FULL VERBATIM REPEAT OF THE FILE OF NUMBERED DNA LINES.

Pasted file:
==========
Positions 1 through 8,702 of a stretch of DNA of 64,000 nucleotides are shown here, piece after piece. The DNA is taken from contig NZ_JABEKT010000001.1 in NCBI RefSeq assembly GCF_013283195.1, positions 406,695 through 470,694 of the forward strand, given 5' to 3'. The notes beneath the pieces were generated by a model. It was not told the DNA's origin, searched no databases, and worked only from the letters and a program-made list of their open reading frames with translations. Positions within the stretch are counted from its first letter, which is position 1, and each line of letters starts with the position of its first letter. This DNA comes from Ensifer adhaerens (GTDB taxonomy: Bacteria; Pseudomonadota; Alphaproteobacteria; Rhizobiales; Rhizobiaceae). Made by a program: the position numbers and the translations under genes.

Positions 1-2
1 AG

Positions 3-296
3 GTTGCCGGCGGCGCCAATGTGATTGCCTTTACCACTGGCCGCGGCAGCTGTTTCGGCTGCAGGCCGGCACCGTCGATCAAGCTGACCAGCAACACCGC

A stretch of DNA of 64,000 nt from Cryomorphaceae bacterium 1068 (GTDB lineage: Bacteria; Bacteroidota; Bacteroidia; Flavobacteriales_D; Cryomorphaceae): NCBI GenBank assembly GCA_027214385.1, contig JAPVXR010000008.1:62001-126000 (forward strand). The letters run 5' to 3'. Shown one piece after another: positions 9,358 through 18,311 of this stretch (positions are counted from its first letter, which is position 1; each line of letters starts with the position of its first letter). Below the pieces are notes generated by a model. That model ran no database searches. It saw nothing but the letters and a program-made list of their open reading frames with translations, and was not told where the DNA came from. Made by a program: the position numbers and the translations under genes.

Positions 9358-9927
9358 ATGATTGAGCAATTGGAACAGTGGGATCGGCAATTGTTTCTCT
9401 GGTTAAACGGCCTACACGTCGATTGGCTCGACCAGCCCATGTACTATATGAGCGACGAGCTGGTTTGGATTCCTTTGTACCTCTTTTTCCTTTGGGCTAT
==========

Positions 1 through 8,702 of a stretch of DNA of 64,000 nucleotides are shown here, piece after piece. The DNA is taken from contig NZ_JABEKT010000001.1 in NCBI RefSeq assembly GCF_013283195.1, positions 406,695 through 470,694 of the forward strand, given 5' to 3'. The notes beneath the pieces were generated by a model. It was not told the DNA's origin, searched no databases, and worked only from the letters and a program-made list of their open reading frames with translations. Positions within the stretch are counted from its first letter, which is position 1, and each line of letters starts with the position of its first letter. This DNA comes from Ensifer adhaerens (GTDB taxonomy: Bacteria; Pseudomonadota; Alphaproteobacteria; Rhizobiales; Rhizobiaceae). Made by a program: the position numbers and the translations under genes.

Positions 1-2
1 AG

Positions 3-296
3 GTTGCCGGCGGCGCCAATGTGATTGCCTTTACCACTGGCCGCGGCAGCTGTTTCGGCTGCAGGCCGGCACCGTCGATCAAGCTGACCAGCAACACCGC

A stretch of DNA of 64,000 nt from Cryomorphaceae bacterium 1068 (GTDB lineage: Bacteria; Bacteroidota; Bacteroidia; Flavobacteriales_D; Cryomorphaceae): NCBI GenBank assembly GCA_027214385.1, contig JAPVXR010000008.1:62001-126000 (forward strand). The letters run 5' to 3'. Shown one piece after another: positions 9,358 through 18,311 of this stretch (positions are counted from its first letter, which is position 1; each line of letters starts with the position of its first letter). Below the pieces are notes generated by a model. That model ran no database searches. It saw nothing but the letters and a program-made list of their open reading frames with translations, and was not told where the DNA came from. Made by a program: the position numbers and the translations under genes.

Positions 9358-9927
9358 ATGATTGAGCAATTGGAACAGTGGGATCGGCAATTGTTTCTCT
9401 GGTTAAACGGCCTACACGTCGATTGGCTCGACCAGCCCATGTACTATATGAGCGACGAGCTGGTTTGGATTCCTTTGTACCTCTTTTTCCTTTGGGCTAT